In 1971 J. Standard Baker Quoted " Drivers Towing Trailers  Are Four (4) Times As Unsafe As Those In Cars Alone! 


How Many Trailers Are Registered In Maine That Should Not Be?  As Of 2015!  They refuse to give us new numbers! 
Pennsylvania 21,715
Missouri  76,801
New Jersey 31,829
New York 36,123
Maryland 40,666
North Carolina 14,376
Ohio 14,627
Texas 11,621
Virginia 5,291
California 8,341


Please don't tell me that we really have people in Government Finance and Budjets in these stupid states that can not see what is going on and the loss of revenue.  Yes I am calling out these stupid states because I told them years ago about this.


A third of Maine’s trailers are from away, the most from MissouriBy Matthew Stone, BDN Staff
Published Feb. 27, 2015, at 6:58 a.m.     |      Modified Feb. 27, 2015, at 7:18 a.m.


Yes Everybody The State Of Missouri Is the Stupidest State In The Nation to Let
76,801 Trailers Be Registered In Maine. (Maybe They Were Educated By Common Core)




Connecticut officials have complained in recent weeks about the number of personal vehicles Connecticut residents have registered in Maine to avoid paying the property taxes they owe their cities and towns.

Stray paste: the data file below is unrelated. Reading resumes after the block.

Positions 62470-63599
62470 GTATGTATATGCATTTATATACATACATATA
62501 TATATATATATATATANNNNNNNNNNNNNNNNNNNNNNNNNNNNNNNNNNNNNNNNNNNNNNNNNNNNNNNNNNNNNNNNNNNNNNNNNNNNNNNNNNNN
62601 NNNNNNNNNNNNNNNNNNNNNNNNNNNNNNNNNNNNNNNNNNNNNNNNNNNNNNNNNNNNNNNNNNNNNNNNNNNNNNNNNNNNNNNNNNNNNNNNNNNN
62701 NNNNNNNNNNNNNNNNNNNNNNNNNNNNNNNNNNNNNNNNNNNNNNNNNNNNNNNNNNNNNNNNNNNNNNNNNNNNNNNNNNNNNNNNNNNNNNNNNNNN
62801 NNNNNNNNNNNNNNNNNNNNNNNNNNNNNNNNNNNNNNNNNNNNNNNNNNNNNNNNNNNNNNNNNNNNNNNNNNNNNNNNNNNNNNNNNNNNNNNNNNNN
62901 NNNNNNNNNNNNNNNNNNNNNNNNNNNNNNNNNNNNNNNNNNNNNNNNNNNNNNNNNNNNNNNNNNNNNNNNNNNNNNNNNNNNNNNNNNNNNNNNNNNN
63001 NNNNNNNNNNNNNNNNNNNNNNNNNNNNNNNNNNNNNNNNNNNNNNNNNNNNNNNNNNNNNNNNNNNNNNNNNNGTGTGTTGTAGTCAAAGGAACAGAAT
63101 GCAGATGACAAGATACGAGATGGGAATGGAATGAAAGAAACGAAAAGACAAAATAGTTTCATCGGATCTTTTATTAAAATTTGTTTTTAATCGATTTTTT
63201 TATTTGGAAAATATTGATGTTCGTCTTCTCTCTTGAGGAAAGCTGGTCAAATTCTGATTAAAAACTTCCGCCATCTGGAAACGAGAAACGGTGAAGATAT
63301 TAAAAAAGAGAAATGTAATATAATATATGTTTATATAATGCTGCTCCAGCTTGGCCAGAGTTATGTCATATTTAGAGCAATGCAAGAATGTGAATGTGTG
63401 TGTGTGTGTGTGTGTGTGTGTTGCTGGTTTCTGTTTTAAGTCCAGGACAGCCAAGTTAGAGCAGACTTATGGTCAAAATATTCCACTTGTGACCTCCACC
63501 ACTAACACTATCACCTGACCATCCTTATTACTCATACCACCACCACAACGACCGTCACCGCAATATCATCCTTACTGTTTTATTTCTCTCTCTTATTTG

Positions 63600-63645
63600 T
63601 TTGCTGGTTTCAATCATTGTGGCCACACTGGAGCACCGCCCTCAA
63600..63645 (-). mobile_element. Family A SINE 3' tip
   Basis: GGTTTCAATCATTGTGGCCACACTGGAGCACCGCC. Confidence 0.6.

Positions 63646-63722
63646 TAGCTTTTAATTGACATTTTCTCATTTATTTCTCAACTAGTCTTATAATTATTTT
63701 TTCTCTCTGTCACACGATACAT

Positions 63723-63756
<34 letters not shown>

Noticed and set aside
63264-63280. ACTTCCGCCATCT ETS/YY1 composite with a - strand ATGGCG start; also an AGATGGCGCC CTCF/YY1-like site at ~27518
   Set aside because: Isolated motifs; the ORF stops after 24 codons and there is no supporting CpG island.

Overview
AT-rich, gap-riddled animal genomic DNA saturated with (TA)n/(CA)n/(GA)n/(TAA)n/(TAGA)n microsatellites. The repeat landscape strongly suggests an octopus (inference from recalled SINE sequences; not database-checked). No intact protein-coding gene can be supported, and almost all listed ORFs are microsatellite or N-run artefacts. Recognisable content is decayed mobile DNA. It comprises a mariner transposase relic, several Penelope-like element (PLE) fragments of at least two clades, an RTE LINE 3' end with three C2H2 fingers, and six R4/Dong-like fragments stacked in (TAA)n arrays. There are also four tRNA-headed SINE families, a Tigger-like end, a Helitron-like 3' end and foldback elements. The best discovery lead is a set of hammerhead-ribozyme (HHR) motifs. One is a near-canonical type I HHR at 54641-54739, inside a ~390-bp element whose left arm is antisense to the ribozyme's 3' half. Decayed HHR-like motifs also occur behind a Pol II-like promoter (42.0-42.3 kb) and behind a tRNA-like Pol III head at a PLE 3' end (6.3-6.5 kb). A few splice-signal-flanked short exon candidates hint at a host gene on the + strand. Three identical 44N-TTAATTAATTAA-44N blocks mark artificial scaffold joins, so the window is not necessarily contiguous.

But it turns out, many more Maine-registered trailers than cars are from away — and Missouri is the most common out-of-state home.

Maine runs a brisk trailer-registration business that thrives from the same rules that make Maine an appealing auto registration destination. Namely, it’s cheaper and easier to register a trailer — from the boat trailer you two behind your car to fleets of commercial truck trailers — in Maine than in many other states. And there’s no requirement that the person or entity registering the trailer be based in Maine.

The Secretary of State’s office says trailer registrations bring in $6 million-$15 million annually for Maine’s Highway Fund.

There are 1.15 million trailers registered in Maine, and more than 354,000 — almost 31 percent — are registered to people and entities outside of Maine.

In 2013, Maine’s trailer practices attracted the ire of motor vehicle officials in Delaware, who said vehicles hauling Maine-registered trailers were responsible for a fifth of that state’s unpaid tolls in 2012 — $300,000 out of $1.5 million.

According to the Maine Bureau of Motor Vehicles, some 5,360 trailers registered in Maine are the property of Delaware people or entities, making Delaware the 16th most common legal home to Maine-registered trailers from out of state. Connecticut, with 7,757 Maine-registered trailers, ranks 14th.

The most common out-of-state home for trailers registered here in Maine? Missouri, with 76,801 Maine-registered rigs.

Check out the graphic above to find out which other states are responsible for Maine’s trailers from away. And here’s a top 10 list, compiled from data provided by the Maine Bureau of Motor Vehicles.

Missouri: 76,801
Maryland: 40,666
New York: 36,123
New Jersey: 31,829
Massachusetts: 23,163
Pennsylvania: 21,715
Ohio: 14,627
North Carolina: 14,376
Michigan: 12,632
Texas: 11,621